We then decided to drive back out on the Kougarok road to see if we could add anything else. We found a Rough-legged Hawk nest on a cliff face. Around mile marker 18 or so, we ran across a couple of birders who told us they had heard Arctic Warblers earlier that day there. Wally had a small tape recorder and a tape of the warbler, so he tried it and to our surprise the Warbler answered it and showed itself. This ended the Nome portion of our trip and we flew back to Anchorage in the evening.
Murray knew of a local park that had reported Three-toed Woodpeckers so we headed out there in the early morning to see if we could find them. We went to Hillside Park and thanks to Wally’s tape, called in the woodpecker and had a great look. Also seen at the park were: Swainson’s Thrush, Yellow-rumped Warbler, Black-capped Chickadee, American Robin, Black-billed magpie, Red-breasted Nuthatch, and White-winged Crossbills. We then went over to a school near the entrance to the Anchorage Botanical Gardens and went behind it and found a Black-backed Woodpecker at a nest hole.
We were scheduled to fly today to St. Paul in the Pribiloffs, by way of a town called Dillingham. We got to Dillingham fine, but as we landed, an oil line blew and we had to wait there for several hours before Reeve Aleutian Airlines could divert another plane to come and fly us back to Anchorage for the night. While we were waiting we did some birding around the airport and picked up Bald Eagle and boreal Chickadee. As it turned out, the weather on St. Paul was too severe to land the plane anyway. Reeve’s put us up for the night in a hotel near the Anchorage airport and gave us a voucher for a meal.
Reeve’s managed to get their only jet to Anchorage and they flew us directly out to St. Paul Island, where we landed at 8:30 a.m. St. Paul is a very small island (8 x 14 miles), with about 700 permanent residents. We were met at the airport by the St. Paul Tour Company people in a nice, large van to take us around for some quick birding. Another van took our bags to the King Eider Hotel. The tour people working for St. Paul Tours know all the hot spots on the island and are in radio communication with each other all the time. They normally take people out 3 times a day; in the morning, after lunch, and in the evening. Our first stop took us to a small lake where we saw the island’s main attraction, the Red-legged Kittiwake.
We then went to reef point, not far from the town. There was lots of activity there and we got great, close looks at Least, Parakeet, and Crested Auklets, Northern Fulmar, Red-faced Cormorant, Horned and Tufted Puffins, Black-legged Kittiwakes, Northern Fur Seal, and Harbor Seal. The island is the main breeding area for N. Fur Seals. There were a few “beach masters” in when we were there, but the guides said that later in July, when the females come in and have their pups, there are upwards of 750,000 seals. It’s been estimated that this is one of the largest masses of mammals in the world. Arctic foxes are common and run around town like dogs. There are lots of Lapland Longspurs and Grey-crowned Rosy Finches here.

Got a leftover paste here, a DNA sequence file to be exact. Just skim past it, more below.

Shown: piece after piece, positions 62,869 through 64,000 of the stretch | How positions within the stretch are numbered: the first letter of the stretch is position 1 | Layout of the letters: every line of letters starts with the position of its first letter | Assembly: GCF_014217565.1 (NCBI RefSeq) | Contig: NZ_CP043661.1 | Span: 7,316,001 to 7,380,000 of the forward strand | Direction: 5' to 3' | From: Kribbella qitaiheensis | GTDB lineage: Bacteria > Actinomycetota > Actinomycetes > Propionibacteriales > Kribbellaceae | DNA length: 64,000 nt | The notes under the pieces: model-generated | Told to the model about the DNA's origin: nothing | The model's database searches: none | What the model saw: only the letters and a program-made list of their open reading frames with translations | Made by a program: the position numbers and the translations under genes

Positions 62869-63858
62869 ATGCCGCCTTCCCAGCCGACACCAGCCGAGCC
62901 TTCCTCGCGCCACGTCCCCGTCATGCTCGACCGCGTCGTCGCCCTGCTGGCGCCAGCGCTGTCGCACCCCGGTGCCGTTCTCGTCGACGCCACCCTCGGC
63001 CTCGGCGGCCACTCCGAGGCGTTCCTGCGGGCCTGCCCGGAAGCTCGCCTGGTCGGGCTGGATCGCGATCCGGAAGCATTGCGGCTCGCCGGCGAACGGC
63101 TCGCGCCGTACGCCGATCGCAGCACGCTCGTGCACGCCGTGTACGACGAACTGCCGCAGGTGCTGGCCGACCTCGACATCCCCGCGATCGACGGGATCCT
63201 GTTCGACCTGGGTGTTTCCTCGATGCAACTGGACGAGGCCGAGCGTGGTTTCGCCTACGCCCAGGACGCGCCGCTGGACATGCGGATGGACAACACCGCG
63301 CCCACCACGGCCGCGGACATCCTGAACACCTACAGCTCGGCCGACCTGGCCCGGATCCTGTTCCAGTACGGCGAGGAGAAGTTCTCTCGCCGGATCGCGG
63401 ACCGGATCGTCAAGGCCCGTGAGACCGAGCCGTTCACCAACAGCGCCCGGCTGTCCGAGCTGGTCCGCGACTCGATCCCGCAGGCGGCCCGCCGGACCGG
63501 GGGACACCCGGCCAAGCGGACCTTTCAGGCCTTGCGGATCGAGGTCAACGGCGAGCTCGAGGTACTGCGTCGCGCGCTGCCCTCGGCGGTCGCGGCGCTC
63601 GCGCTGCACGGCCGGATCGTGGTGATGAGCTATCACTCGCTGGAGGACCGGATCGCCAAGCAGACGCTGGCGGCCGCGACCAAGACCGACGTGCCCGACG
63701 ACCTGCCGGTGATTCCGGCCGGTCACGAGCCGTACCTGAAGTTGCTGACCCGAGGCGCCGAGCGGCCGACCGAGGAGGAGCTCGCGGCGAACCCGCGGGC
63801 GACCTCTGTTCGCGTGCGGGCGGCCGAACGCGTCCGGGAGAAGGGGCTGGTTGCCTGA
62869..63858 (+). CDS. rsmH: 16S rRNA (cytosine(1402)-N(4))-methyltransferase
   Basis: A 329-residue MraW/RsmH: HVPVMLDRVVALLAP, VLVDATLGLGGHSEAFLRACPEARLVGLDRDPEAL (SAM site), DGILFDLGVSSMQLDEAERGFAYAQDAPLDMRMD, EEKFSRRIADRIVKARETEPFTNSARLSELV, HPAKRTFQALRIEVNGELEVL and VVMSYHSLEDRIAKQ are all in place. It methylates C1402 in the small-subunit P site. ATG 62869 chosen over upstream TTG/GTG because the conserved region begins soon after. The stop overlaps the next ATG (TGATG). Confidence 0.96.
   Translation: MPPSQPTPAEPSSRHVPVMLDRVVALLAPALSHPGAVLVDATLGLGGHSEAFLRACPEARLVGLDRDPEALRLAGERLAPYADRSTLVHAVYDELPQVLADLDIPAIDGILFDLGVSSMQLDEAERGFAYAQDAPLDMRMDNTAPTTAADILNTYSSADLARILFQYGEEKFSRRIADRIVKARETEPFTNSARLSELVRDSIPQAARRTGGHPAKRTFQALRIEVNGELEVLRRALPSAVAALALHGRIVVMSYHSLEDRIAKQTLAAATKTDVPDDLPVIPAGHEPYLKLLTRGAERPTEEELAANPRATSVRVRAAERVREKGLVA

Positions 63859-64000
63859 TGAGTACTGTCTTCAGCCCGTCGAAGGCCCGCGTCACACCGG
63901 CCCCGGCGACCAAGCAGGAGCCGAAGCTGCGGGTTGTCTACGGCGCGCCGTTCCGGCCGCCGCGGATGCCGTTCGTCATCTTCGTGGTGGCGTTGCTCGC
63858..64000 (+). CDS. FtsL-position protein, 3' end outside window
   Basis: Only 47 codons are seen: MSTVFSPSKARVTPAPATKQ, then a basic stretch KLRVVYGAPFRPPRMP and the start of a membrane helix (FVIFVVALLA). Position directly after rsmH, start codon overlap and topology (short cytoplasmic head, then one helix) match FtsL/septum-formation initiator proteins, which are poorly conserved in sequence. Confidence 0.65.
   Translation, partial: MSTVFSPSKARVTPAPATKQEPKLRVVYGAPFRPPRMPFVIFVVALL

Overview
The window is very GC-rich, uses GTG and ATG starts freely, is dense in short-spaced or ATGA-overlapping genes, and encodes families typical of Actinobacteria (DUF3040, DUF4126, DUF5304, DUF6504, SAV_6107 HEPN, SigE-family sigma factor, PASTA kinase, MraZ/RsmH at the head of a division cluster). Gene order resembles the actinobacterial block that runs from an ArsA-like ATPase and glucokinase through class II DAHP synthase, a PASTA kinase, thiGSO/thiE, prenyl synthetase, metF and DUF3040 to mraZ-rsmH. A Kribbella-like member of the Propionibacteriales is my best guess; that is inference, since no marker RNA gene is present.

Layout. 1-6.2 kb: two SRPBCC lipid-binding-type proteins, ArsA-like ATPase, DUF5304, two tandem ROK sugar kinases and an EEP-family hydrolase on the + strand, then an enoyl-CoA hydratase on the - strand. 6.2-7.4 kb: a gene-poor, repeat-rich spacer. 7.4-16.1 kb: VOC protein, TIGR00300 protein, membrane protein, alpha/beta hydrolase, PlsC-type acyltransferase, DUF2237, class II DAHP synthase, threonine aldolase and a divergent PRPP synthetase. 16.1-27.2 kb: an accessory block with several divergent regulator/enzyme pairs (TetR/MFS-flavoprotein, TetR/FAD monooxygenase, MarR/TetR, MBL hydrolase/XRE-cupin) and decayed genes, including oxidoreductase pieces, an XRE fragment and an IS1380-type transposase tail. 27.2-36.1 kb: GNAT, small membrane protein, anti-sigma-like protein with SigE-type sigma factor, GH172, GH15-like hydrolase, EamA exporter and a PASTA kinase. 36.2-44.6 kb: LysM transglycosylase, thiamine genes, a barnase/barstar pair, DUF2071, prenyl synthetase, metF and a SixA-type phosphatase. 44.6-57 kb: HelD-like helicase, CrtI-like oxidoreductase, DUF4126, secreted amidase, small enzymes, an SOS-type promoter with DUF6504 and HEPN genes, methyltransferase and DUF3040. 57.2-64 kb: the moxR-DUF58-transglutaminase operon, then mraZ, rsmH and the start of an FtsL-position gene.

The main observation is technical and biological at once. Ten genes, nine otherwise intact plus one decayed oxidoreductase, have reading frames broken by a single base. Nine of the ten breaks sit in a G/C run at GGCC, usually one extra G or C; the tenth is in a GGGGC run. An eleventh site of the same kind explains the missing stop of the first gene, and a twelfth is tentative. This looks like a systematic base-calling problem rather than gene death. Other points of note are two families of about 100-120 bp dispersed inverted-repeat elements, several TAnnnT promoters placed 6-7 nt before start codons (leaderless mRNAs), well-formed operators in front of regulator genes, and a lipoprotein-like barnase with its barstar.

Others species found today were Snow Buntings, 1 Immature King Eider, Northern Pintail, 1 female Bufflehead, and green-winged Teal.
Unfortunately for us, the weather was too good to bring in any rarities or vagrants. The wind blows almost constantly here, but you really need somewhat bad weather to have a chance at things like Greenshank or Mongolian Plovers, etc. Before we ate breakfast, we found a Winter Wren near the fish cannery. We drove around the island all day, but only managed to find 1 Green-winged Teal of the Eurasian race. We did finally get Rock Sandpipers up close and got great looks at them. They’re very pretty. There was also one hybrid Snow Bunting that tended towards McKay’s in plumage. We got pretty close to it and it was beautiful.
We finally picked up a couple of vagrants. There was one Wandering Tattler at south-west point. Later at Antone Lake, we found a male Red Phalarope that our group had seen the night before, while my wife and I stayed back at the hotel to rest up. There were no new species for the rest of the day. We flew back to Anchorage in the afternoon.
1 – The King Eider Hotel was fine and clean. They also had a satellite television. I thought the food at the cannery cafeteria was pretty decent, but there is a grocery store across the street from the hotel where you could buy your own food. It was not open on Sunday. There was also a place called the hamburger palace that served deli sandwiches and burgers, but it was only open at certain times.
2 – The St. Paul Tour Company guides were excellent. They were knowledgeable about the island, all the birds and mammals, and the history of the people there.
3 – If I was going to do it again, I think I would go about a week or two earlier. You would probably have a better chance of seeing more vagrants.